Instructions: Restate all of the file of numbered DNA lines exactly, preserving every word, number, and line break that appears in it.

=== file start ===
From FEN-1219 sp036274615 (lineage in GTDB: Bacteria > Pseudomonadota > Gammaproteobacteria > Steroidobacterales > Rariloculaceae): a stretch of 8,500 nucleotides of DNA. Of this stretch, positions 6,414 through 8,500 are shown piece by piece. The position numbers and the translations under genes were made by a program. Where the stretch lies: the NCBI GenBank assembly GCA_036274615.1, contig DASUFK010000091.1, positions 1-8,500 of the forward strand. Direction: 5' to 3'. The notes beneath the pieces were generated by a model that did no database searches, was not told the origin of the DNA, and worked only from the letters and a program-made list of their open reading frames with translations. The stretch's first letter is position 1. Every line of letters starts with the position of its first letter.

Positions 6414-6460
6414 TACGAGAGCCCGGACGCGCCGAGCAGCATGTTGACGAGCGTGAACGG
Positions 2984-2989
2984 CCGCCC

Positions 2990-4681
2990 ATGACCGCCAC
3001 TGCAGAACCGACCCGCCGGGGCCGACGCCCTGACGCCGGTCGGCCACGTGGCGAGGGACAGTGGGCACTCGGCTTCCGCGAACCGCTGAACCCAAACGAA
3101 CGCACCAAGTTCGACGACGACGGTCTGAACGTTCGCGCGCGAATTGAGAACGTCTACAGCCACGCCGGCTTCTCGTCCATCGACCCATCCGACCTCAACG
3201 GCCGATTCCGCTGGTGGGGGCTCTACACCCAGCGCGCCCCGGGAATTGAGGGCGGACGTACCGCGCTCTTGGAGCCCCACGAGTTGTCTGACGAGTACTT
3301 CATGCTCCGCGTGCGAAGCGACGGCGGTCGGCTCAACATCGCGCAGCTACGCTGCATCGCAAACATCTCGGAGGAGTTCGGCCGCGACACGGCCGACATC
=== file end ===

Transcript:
From FEN-1219 sp036274615 (lineage in GTDB: Bacteria > Pseudomonadota > Gammaproteobacteria > Steroidobacterales > Rariloculaceae): a stretch of 8,500 nucleotides of DNA. Of this stretch, positions 6,414 through 8,500 are shown piece by piece. The position numbers and the translations under genes were made by a program. Where the stretch lies: the NCBI GenBank assembly GCA_036274615.1, contig DASUFK010000091.1, positions 1-8,500 of the forward strand. Direction: 5' to 3'. The notes beneath the pieces were generated by a model that did no database searches, was not told the origin of the DNA, and worked only from the letters and a program-made list of their open reading frames with translations. The stretch's first letter is position 1. Every line of letters starts with the position of its first letter.

Positions 6414-6460
6414 TACGAGAGCCCGGACGCGCCGAGCAGCATGTTGACGAGCGTGAACGG
Positions 2984-2989
2984 CCGCCC

Positions 2990-4681
2990 ATGACCGCCAC
3001 TGCAGAACCGACCCGCCGGGGCCGACGCCCTGACGCCGGTCGGCCACGTGGCGAGGGACAGTGGGCACTCGGCTTCCGCGAACCGCTGAACCCAAACGAA
3101 CGCACCAAGTTCGACGACGACGGTCTGAACGTTCGCGCGCGAATTGAGAACGTCTACAGCCACGCCGGCTTCTCGTCCATCGACCCATCCGACCTCAACG
3201 GCCGATTCCGCTGGTGGGGGCTCTACACCCAGCGCGCCCCGGGAATTGAGGGCGGACGTACCGCGCTCTTGGAGCCCCACGAGTTGTCTGACGAGTACTT
3301 CATGCTCCGCGTGCGAAGCGACGGCGGTCGGCTCAACATCGCGCAGCTACGCTGCATCGCAAACATCTCGGAGGAGTTCGGCCGCGACACGGCCGACATC